Chennai is integral to many a Tamil film, but that is only for those that are set in a city. What about those which are set in a rural backdrop? They certainly cannot use Chennai, where do they go? While there is no dearth of choices when it comes to rural areas in Tamil Nadu, each of them with a different flavor, a different feel and most importantly a different type of Tamil, Madurai seems to be the favored destination of many film makers. There might be people who refute this, especially those who belong to Coimbatore and Tirunelveli. Yes, films have been set in these parts of Tamil Nadu too and an even larger number of films have taken advantage of the distinct and instantly recognizable dialects. But looking at the recent years, one has to give Madurai the honor of being Tamil cinema’s second Madras, or the rural home of Tamil cinema.

Paruthiveeran, Subramaniapuram are two films set in Madurai that have been hugely successful in the recent past, there are a few others too. Then there is the upcoming Aadukalam and Pasanga. What is common between these films apart from the fact that they are set in Madurai? To put it bluntly, the answer is the sickle. I don’t know about Aadukalam or Pasanga, but Paruthiveeran and Subramaniapuram definitely had a place for the sickle. And, having seen the trailer and stills of the upcoming films, there is no reason to believe that violence will not be a major factor in either of them too. Not knowing Madurai too well myself, it is not easy to tell why it is being liked so much by film makers. But it is a very obvious thing that films set in Madurai have certain elements in common. Violence is not the only thing. In fact violence is a part of almost all Tamil movies irrespective of whether they are set in Madurai, Madras or anywhere else. More than violence, blood and sickle might be the right terms to use. Apart from that, Madurai’s characteristic and unmistakable slang has been used with great success by our film makers. It has been applied so well that one gets the feeling that this is the type of Tamil that is best used for what we call ‘nakkal’ or ‘nayyandi’ or any other name. Close competition comes from the ‘vaale, pole…’ slang of Tirunelveli. It is just a guess that it is the rustic setting and the highly enjoyable slang that has made Madurai a favorite.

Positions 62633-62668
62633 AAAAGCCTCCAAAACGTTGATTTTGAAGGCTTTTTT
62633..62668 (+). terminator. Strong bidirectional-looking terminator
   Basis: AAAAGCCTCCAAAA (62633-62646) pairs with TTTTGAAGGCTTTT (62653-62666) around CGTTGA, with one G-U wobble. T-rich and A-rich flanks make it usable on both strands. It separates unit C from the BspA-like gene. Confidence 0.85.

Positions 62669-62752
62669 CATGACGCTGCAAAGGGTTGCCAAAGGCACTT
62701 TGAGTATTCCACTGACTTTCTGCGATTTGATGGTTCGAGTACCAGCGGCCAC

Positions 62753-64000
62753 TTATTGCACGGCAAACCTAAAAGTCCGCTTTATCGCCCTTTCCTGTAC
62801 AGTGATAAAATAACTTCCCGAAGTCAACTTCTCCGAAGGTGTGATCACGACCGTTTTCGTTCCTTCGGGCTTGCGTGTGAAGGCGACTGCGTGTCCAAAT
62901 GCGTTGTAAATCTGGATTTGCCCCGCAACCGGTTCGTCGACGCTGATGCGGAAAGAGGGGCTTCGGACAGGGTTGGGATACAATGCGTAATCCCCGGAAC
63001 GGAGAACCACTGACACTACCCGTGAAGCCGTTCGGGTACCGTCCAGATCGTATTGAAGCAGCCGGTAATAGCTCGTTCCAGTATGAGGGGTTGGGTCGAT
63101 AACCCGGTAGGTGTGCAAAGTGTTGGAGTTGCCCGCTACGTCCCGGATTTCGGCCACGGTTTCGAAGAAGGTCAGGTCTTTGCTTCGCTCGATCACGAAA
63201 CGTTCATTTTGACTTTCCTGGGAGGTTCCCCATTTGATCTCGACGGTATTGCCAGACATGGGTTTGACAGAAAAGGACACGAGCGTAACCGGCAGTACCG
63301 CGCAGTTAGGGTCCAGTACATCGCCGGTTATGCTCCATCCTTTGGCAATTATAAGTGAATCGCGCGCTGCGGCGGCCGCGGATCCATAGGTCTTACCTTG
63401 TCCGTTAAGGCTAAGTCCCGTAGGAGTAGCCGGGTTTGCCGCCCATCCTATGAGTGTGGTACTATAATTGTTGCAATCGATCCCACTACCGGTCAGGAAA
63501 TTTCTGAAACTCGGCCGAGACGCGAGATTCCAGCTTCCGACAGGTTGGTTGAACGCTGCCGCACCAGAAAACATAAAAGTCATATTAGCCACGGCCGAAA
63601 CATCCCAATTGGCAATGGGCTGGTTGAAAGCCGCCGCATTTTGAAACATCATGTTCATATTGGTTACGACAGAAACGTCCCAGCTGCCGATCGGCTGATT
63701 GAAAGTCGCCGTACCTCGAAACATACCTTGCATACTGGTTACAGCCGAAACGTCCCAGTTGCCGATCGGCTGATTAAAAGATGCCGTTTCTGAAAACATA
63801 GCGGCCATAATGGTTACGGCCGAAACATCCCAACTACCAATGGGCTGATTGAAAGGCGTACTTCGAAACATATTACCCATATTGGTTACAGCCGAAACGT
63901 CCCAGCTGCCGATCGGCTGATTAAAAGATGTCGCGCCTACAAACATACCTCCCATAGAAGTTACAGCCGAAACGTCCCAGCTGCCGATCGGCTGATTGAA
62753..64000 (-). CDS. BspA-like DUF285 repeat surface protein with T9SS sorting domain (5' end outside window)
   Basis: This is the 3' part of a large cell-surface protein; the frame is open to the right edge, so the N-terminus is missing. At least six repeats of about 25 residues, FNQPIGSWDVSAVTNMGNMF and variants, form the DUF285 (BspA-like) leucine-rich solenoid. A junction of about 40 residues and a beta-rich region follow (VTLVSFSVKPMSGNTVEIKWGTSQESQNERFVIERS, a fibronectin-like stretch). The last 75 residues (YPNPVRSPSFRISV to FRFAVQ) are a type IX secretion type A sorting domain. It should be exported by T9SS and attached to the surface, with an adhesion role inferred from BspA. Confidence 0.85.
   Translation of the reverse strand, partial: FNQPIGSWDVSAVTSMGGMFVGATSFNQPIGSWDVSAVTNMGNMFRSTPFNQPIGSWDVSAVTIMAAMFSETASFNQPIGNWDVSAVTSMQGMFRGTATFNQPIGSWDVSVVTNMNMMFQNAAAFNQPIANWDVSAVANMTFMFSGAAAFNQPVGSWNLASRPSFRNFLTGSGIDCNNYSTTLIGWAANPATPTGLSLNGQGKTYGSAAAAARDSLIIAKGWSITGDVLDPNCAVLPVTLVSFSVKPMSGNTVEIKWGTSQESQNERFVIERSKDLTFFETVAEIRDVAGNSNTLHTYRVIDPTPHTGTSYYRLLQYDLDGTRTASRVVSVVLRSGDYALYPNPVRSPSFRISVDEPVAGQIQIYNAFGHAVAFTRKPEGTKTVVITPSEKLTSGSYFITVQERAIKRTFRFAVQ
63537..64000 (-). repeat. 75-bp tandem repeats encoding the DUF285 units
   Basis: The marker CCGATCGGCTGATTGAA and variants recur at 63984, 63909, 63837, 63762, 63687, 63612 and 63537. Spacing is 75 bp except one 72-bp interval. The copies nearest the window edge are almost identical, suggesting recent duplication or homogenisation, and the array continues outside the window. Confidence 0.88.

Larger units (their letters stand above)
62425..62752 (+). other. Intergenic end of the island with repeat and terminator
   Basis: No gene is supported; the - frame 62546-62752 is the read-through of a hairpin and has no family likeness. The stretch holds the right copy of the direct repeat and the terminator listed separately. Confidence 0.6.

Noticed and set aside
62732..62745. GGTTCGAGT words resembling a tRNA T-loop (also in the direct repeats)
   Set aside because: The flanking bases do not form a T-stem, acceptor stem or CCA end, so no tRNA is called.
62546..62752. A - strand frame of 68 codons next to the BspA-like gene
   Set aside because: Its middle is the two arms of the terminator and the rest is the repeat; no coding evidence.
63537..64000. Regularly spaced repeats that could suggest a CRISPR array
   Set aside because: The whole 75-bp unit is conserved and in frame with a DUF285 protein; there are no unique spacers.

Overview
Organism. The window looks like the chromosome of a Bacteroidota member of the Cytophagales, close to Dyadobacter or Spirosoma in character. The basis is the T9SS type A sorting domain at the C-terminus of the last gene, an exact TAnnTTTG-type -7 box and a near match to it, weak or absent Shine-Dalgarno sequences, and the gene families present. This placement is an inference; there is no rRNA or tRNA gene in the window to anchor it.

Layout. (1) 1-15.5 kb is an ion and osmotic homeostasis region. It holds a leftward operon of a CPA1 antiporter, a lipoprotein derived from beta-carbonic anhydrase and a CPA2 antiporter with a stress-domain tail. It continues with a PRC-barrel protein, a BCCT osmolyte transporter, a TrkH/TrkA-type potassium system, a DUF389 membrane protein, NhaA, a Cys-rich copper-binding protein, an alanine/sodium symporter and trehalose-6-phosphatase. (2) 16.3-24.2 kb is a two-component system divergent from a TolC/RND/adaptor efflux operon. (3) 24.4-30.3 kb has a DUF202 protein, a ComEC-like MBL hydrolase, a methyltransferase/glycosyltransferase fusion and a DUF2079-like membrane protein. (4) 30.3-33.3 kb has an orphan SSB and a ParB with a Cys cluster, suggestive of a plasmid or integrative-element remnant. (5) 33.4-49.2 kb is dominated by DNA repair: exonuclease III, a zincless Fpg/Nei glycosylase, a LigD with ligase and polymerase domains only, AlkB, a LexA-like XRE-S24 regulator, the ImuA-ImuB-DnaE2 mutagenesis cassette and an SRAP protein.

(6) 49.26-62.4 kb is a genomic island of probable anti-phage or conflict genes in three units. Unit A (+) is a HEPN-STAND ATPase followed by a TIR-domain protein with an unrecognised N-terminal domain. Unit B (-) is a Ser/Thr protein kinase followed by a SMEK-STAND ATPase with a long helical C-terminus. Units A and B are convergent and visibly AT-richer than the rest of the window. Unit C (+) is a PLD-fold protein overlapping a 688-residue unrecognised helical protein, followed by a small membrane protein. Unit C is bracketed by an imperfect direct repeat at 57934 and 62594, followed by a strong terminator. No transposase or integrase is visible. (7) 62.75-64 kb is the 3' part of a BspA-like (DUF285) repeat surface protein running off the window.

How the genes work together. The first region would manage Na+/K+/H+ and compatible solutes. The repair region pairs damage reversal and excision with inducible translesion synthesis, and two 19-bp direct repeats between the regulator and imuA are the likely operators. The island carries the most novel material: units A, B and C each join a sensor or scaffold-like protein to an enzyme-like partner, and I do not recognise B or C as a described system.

But, is Madurai only about the sickle and the sarcasm. Films of late have shown only these two aspects of the land. Madras has been far luckier. All its facets, right from the modern BPOs, infinite job opportunities to the dark lanes and the crimes have been depicted. But Madurai’s depiction remains two dimensional. One cannot recollect any movie of the recent past where the youth have been shown as doing anything for their livelihood, except of course being henchmen. While this might not be entirely false, it is also not the entire picture. Subramaniapuram showed the Madurai in the 1980s. But movies showing contemporary Madurai too depict almost the same thing, except that the overgrown hair and the bell bottoms are missing. It is as if the stereotype of the unemployed youth with a sickle in hand has endured over two decades.

In conclusion, it is undeniable that most of the films mentioned above, set in Madurai are highly entertaining and I am in no way trying to criticize them or their makers. It is just that one gets the feeling that Madurai can be depicted in its totality, not just as one cross section which shows just mindless violence and non-stop sarcasm. The land that has the historical ‘Meenakshi Amman’ temple deserves better.